Addressing a group of Conservative lawmakers on Wednesday, British Prime Minister Boris Johnson compared the negotiations to climbing Mount Everest. Bim Afolami, a lawmaker at the meeting, said Johnson claimed they were close to the summit, but “it’s still shrouded in cloud. But we can see it and we will get there.”
According to people briefed on the talks, Johnson was willing to make a slew of concessions in the interest of fulfilling his promise to get Britain out of the European Union this month — and perhaps at any cost.
Not only does he have to strike a bargain that can get the approval of 27 other E.U. countries — itself a difficult task — but he then must sell it at home. British domestic politics can be unforgiving. Johnson’s predecessor, Theresa May, made a deal with Brussels only to have it defeated three times in Parliament.
As a light drizzle descended on Brussels late Wednesday, issues surrounding Northern Ireland appeared to have snagged both sides. E.U. diplomats were worried about tax issues along the border. London was having trouble winning over a key Northern Ireland political party whose support Johnson needs to pass the deal in the British Parliament.
“I want to believe an agreement is being finalized and that we will be able to endorse it tomorrow,” French President Emmanuel Macron, who has been tough on Britain in previous rounds of Brexit discussions, said at a joint news conference with German Chancellor Angela Merkel late Wednesday.
But they were running out of time. Before the two-day summit begins, representatives from each of the E.U.’s 27 remaining member states will want to digest any deal and make recommendations to their leaders. In Europe’s consultations, where not all leaders speak English, even translations sometimes need to be given time.
E.U. leaders also do not want to negotiate the technically complex agreements directly with Johnson at the summit, diplomats said, because such deals depend on complicated legal considerations.
European Council President Donald Tusk told a Polish broadcaster that the “basic foundations of an agreement are ready” and “theoretically [on Thursday] we could accept this deal with Great Britain.”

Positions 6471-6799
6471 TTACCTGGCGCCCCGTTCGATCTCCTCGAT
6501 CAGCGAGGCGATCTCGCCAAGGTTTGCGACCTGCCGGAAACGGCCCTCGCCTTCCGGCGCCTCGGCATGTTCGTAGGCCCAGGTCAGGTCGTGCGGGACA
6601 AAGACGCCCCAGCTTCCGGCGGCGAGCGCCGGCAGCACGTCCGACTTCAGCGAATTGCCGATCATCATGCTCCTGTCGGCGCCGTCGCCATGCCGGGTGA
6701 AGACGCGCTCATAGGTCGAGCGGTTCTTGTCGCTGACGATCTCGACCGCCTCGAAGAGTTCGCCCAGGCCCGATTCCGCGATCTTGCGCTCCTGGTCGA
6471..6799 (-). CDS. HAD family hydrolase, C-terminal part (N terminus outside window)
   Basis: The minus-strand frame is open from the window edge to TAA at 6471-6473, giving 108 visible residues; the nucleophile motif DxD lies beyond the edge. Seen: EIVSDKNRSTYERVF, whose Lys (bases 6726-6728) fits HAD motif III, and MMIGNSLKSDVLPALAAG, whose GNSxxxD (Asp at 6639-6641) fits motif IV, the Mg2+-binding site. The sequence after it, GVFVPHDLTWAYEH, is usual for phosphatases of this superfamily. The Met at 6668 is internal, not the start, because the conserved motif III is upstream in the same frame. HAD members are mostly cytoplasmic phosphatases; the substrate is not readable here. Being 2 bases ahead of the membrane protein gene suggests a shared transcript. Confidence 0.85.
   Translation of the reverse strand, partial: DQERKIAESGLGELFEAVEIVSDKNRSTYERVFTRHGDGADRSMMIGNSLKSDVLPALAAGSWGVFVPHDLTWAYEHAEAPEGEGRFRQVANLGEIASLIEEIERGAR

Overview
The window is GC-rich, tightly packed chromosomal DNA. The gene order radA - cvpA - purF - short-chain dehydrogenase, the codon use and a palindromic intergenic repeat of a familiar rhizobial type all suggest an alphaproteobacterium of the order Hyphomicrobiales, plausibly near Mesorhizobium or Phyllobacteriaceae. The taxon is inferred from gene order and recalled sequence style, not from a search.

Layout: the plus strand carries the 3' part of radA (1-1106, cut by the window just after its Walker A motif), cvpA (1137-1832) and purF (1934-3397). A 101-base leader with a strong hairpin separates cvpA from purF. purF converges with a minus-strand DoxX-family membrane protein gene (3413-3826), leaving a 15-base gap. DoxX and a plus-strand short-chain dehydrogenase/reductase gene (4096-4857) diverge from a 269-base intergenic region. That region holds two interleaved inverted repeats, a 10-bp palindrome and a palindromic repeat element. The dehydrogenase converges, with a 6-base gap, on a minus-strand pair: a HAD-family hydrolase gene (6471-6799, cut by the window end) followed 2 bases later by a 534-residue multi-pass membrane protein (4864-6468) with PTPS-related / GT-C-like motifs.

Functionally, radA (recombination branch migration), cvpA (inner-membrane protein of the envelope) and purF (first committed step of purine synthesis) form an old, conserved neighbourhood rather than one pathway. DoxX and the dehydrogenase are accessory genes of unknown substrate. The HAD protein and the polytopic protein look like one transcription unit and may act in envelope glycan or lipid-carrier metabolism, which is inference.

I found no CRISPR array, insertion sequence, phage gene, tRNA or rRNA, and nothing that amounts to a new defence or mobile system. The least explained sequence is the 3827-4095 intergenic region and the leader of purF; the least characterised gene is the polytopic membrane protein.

“Everything is going in the right direction,” Tusk said. “But you will have noticed yourselves that with Brexit, and above all with our British partners, anything is possible.”
There was furious wheeling and dealing at 10 Downing Street on Wednesday, with lawmakers coming and going.
All eyes were on the hard-line Brexiteers in Johnson’s Conservative Party and a group of 10 lawmakers from Northern Ireland’s Democratic Unionist Party, whose support is crucial.
Steve Baker, the leader of the hard-line faction known as the European Research Group, said that “great progress” had been made but that his group “really must see the text” before backing the proposals.
The Northern Ireland lawmakers, too, were holding out. They have opposed any deal that would see them treated differently from England, Wales and Scotland — their fellow nations in the United Kingdom.
The key sticking point in the closed-door talks in Brussels has been what happens to the border between Northern Ireland, which will leave with the rest of the U.K., and the Republic of Ireland, which will remain a member of the E.U.
The border has proved to be one of the most vexing issues facing negotiators over the past three years.
Today, the boundary is mostly invisible. A driver whizzing between Belfast and Dublin is not required to stop for any customs check or security control. There are no tollbooths, no cameras, not even a signpost.
The promise of an open border was central to the 1998 Good Friday Agreement, which ended the Troubles, as the 30-year period of sectarian violence in Northern Ireland is known.
Both the U.K. and the E.U. say they want to keep the border open to preserve the hard-won peace. But they have disagreed about how to achieve that.
The bargain they discussed Wednesday appeared to place Northern Ireland in a U.K. customs zone but with E.U. trade rules.
But in a late-night meeting with chief Brexit negotiator Michel Barnier, E.U. ambassadors voiced concerns about potential differences in tax rates between Northern Ireland and the E.U., which they fear could lead to smuggling. They also worried about British plans to regulate businesses more loosely than in the E.U., which they said could make it harder to do a trade deal with London.
Even if the foundations of a deal are agreed upon this week, E.U. diplomats said Wednesday that an extension may be necessary to finalize the details. Several said they wanted to know that Britain’s House of Commons, which convenes Saturday, would back a deal.
“I cannot imagine leaders tomorrow being able to say anything more than: ‘Well, this doesn’t look too bad; let’s continue to work with the U.K. to finalize the details,’ ” a senior E.U. diplomat said, speaking on the condition of anonymity to explain E.U. negotiating positions. “How long does that take? I don’t know. What is the House of Commons going to do on Saturday? I think that’s the one we can least predict.”
Karla Adam in London and Quentin Ariès in Brussels contributed to this report.